As Paul Ricœur notes in L’Idéologie et l’utopie, the ascription of the characteristic of being ‘ideological’ to a set of ideas has traditionally had pejorative implications. One’s own ideas are not ideological, only those of one’s adversaries.1 The philosophical and critical writings of the early Sartre do not offer an explicit discussion of the concept of ideology. Even in Cahiers pour une morale, notable for the evidence they provide of Sartre’s increasing rapprochement with Marxism, ideology per se is never Sartre’s centre of interest.
Margaret A. Majumdar
Writing in 1966, Roger Garaudy saw Althusser and Sartre occupying the two poles of contemporary French Marxist thought.1 While no-one would deny their fundamental difference in approach, the fact remains that both were participants in the same project – the modernisation of Marxism in the light of theoretical and political problems which had affected its development, with the aim of achieving an autonomous space for the intellectual to engage with Marxist theory and the practice of the working-class struggle. Both were primarily intellectuals; both were capable of intransigence
, Marxist, and so on. But the Other also has certain normative and ideological frames of reference, which may violently conflict with and negate our own way of being-in-the-world, as demonstrated, for example, in the Paris terror attacks of November 2015
Verités au pays de veritas
Bell, dont le grand livre The End of Ideology joua un rôle pionnier, tandis que la revue The Public Interest [aussi Américaine] commençait à imposer un nouveau type de débat public 8 ». Il n’avait de cesse de louer la manière de faire américaine
This article examines the role played by the nòva cançon occitana (new Occitan song) in disseminating post-1968 regionalist ideologies, particularly the contention that Occitanie constituted an “internal colony” of France. While both the nòva cançon and the internal colonialism thesis proved instrumental in advancing the Occitanist cause, they also raised intractable problems. The depiction of Occitanie as a colonized territory consolidated a fragile sense of regional identity, but in so doing demanded that individuals repress the French dimensions of their identity. In addition, nòva cançon performers did not simply convey regionalist ideals through music, but were compelled to embody these ideals in their behavior, ideological stance, and self-presentation. To illuminate such tensions, the article considerers the controversy triggered when one Occitan singer-songwriter, Joan Pau Verdier, signed with an international label, thereby opening himself up to charges of having betrayed the Occitanist cause.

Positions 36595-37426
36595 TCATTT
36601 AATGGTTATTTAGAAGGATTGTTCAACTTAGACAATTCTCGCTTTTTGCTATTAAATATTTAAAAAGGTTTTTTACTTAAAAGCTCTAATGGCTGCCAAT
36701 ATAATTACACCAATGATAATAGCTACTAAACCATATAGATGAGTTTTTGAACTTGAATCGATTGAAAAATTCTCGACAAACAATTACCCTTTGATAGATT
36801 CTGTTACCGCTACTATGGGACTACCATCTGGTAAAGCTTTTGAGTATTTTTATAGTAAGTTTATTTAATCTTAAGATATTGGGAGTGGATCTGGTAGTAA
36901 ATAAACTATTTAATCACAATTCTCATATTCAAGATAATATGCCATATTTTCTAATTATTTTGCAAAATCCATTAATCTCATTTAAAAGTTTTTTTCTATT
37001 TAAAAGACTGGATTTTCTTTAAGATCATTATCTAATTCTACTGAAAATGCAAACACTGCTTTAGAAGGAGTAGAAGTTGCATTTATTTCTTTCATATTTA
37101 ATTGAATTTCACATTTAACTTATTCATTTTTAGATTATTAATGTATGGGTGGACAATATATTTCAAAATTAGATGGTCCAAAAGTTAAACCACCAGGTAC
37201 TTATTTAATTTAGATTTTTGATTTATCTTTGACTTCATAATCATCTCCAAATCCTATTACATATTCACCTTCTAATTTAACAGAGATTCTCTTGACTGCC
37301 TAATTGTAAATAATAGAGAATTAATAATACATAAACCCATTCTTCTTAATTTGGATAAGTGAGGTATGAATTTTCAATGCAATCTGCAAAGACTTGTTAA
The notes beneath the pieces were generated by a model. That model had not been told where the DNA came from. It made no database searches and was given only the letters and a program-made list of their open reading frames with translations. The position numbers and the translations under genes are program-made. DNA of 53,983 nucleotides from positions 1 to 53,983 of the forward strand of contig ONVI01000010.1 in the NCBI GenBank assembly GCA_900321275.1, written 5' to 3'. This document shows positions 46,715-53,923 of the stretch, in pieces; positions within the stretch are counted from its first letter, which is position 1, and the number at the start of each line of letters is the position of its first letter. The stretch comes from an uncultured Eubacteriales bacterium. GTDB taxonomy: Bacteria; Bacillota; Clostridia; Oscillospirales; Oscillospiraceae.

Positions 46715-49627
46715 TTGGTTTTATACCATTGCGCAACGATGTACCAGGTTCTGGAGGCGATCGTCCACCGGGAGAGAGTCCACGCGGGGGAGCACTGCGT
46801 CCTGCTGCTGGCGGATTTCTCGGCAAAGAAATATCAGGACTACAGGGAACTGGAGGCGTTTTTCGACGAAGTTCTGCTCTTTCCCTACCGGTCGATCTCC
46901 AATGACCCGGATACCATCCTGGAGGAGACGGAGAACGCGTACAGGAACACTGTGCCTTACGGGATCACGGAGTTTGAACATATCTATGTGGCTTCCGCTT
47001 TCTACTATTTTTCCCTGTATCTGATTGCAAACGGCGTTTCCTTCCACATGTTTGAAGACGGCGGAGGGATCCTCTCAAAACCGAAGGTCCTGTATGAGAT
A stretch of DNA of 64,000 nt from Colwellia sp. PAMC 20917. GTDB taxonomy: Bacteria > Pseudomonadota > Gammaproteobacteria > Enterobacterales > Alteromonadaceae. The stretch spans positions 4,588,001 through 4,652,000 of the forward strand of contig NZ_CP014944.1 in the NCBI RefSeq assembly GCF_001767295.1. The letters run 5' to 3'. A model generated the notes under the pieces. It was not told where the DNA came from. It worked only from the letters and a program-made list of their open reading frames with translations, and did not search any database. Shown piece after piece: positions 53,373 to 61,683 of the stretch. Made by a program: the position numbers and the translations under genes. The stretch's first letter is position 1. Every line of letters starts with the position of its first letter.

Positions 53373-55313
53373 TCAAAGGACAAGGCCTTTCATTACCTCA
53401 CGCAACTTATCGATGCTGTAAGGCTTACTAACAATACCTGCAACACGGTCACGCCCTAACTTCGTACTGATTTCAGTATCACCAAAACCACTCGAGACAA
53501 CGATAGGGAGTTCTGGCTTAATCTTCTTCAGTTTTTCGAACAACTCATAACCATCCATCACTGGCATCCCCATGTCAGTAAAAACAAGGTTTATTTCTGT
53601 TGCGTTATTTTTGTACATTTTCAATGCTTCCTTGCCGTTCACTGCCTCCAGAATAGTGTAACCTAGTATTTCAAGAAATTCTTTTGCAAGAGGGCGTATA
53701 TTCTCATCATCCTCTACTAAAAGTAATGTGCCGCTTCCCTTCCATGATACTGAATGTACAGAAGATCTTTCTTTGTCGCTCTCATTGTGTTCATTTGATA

A Means to the End?
Political parties use policy radicalism as a means of attaining electoral success. Differentiation from other parties and ideological renewal after a period of incumbency or prolonged opposition are valid reasons for policy innovation, but excessive radicalization has a number of detrimental effects, including mismanaging voter expectations. This article analyzes a number of examples of policy radicalization under the French Fifth Republic. It starts from concepts taken from policy mood and spatial competition models, and examines how French political parties of both Left and Right have overreached in their ideological stances, and thereby exacerbated political disenchantment among the French public. The article concludes by looking at the notion that mainstream politicians may not be acting in their own best interests when they radicalize the political agenda by misreading electoral competitive cues.